Case of  the Fortnight
Replantation of  Total Avulsion of  Scalp

A eleven year old female child's hair was caught in a gaint wheel, when she went to play at a local temple car festival on 6-6-2002.  The whole scalp was avulsed with bare bone exposed in most of the vault of the skull.  CT Scan of skull did not reveal any injury to the brain.
 

Total scalp avulsion - side view
Bare bone seen from top
Inner view of the Avulsed Scalp
Avulsed Scalp with both eyebrows and long hair as seen before and after shaving

The avulsed scalp was brought properly stored along with the child.  Shaving of scalp hair requires patience and care.  The long hair is first trimmed and then shaved after making it wet.  The commonest problem is the cut hair getting adherant to the inner aspect of the scalp.  We have devised a simple technique of  shaving  the avulsed scalp.  After thoroughly washing the scalp to remove all dirt,  it is placed on the side of a cylindrical plastic container.  The inner surface of the scalp sticks to the container snugly.  Shaving is started from one edge to the other and carried out from top to bottom.  The Scalp is not removed from the container until all hair is shaved.  Then the surrounding area is cleaned of all the shaved hair.   In this way, no loose hair comes in contact with the inner surface.  This saves considerable time in preparing the scalp for replantation.  (Ref. Hari Venkataramani., S. Raja Sabapathy. A Simple method of shaving avulsed scalp before replantation.  Plast. Reconstr. Surg. 107:1,286. given below)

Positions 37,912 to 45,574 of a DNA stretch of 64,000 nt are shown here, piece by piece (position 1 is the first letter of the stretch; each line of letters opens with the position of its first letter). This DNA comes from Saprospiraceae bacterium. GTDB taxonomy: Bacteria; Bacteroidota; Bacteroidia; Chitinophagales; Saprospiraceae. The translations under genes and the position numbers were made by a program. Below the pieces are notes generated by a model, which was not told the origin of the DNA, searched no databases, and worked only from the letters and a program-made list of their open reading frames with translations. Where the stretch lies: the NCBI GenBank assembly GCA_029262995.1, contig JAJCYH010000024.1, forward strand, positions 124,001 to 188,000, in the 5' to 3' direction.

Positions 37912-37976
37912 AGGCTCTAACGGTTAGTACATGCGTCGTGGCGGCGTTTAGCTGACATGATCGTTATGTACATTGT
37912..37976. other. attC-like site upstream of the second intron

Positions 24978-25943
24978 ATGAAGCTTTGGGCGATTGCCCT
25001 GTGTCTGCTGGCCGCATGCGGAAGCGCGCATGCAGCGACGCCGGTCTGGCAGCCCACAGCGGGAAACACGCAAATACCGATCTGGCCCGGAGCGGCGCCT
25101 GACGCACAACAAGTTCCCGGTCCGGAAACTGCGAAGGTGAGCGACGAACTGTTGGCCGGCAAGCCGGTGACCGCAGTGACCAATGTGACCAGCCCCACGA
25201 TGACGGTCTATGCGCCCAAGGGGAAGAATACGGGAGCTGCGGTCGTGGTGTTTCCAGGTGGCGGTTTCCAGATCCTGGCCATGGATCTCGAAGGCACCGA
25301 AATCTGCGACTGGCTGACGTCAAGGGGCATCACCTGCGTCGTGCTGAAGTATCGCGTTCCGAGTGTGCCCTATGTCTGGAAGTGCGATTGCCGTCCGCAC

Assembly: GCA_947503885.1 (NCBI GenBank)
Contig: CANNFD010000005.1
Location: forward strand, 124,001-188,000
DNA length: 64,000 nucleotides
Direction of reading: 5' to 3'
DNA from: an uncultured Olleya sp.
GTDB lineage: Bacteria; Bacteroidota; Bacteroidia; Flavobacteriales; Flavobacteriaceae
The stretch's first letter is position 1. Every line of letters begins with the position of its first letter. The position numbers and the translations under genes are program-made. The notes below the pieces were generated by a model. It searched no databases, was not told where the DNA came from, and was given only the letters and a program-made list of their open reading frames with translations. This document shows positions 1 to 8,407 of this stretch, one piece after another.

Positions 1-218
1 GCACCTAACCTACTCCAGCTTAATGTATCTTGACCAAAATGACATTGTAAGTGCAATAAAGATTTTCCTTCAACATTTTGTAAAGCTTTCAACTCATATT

Method of Shaving of Avulsed Scalp (Not the present case report)
Plast. Reconstr. Surg. 107:1, 286.

The patient arrived 5hrs after the accident.  The part was properly preserved. (click for how to bring an amputated part), 2 hours after the accident.  The part was examined under the microscope.   Both superficial temporal vessels, 3 veins on the forehead and two veins on the occipital area were identified and tagged with 8-0 ethilon.  3-0 prolene stitches were taken at the skin edges where the vessels were found.  This is particularly useful and saves precious time while identifiying the vessels once the scalp is fixed on to the skull. The scalp was attached to the head by tagging 3-0 prolene sutures in between the sites where the vessels were identified.

Both the superficial temporal arteries and veins and two veins on the forehead were anastomosed with 10-0 ethilon under the microscope.  Though the forehead scalp veins measured 0.5 mm in diameter, they functioned well. The whole scalp circulation picked up once  the clamps were released.  Two units of blood were given intra-operatively.  Due to problems in positioning and risk of disruption of anastomosis in the forehead, vessels in the occipital region were not repaired.  The surgery took six hours.  (including preperation and reattaching of the avulsed part).  The patient had a smooth post operative course.  The hair growth has already started.
 


  
Complete survival of the replanted scalp with early hair growth seen at the end of 2 weeks of post operative period.

Late Post Operative Photographs

    
The success of the replant was very crucial in this case as more than 3/4 th of the skull was devoid of periostium and would have needed a major microsurgical free flap for cover.

Team :  Dr. S. Raja Sabapathy,  Dr. Ravindra Bharathi, Dr. Hari Venkataramani, Dr. Deepak . K.L., Dr. Divakar Raju. K.
            (Department of Plastic and Reconstructive Micro Surgery)

             Dr. Ravindra Bhat, Dr. Venkatesh (Department of Anaesthesiology)